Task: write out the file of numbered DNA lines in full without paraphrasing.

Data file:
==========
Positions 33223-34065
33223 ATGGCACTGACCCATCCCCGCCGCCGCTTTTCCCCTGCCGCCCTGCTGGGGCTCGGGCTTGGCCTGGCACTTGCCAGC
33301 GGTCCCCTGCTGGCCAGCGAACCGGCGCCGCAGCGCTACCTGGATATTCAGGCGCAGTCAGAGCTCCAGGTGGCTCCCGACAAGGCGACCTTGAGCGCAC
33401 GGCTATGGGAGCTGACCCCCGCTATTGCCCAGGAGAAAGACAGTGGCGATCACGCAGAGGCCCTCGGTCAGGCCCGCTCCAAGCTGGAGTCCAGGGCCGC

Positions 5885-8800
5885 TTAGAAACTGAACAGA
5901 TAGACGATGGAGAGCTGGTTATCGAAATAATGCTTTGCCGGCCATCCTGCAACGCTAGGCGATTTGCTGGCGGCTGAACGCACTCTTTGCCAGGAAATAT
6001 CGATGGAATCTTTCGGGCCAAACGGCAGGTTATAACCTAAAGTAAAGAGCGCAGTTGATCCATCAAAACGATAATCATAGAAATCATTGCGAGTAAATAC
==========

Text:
Positions 33223-34065
33223 ATGGCACTGACCCATCCCCGCCGCCGCTTTTCCCCTGCCGCCCTGCTGGGGCTCGGGCTTGGCCTGGCACTTGCCAGC
33301 GGTCCCCTGCTGGCCAGCGAACCGGCGCCGCAGCGCTACCTGGATATTCAGGCGCAGTCAGAGCTCCAGGTGGCTCCCGACAAGGCGACCTTGAGCGCAC
33401 GGCTATGGGAGCTGACCCCCGCTATTGCCCAGGAGAAAGACAGTGGCGATCACGCAGAGGCCCTCGGTCAGGCCCGCTCCAAGCTGGAGTCCAGGGCCGC

Positions 5885-8800
5885 TTAGAAACTGAACAGA
5901 TAGACGATGGAGAGCTGGTTATCGAAATAATGCTTTGCCGGCCATCCTGCAACGCTAGGCGATTTGCTGGCGGCTGAACGCACTCTTTGCCAGGAAATAT
6001 CGATGGAATCTTTCGGGCCAAACGGCAGGTTATAACCTAAAGTAAAGAGCGCAGTTGATCCATCAAAACGATAATCATAGAAATCATTGCGAGTAAATAC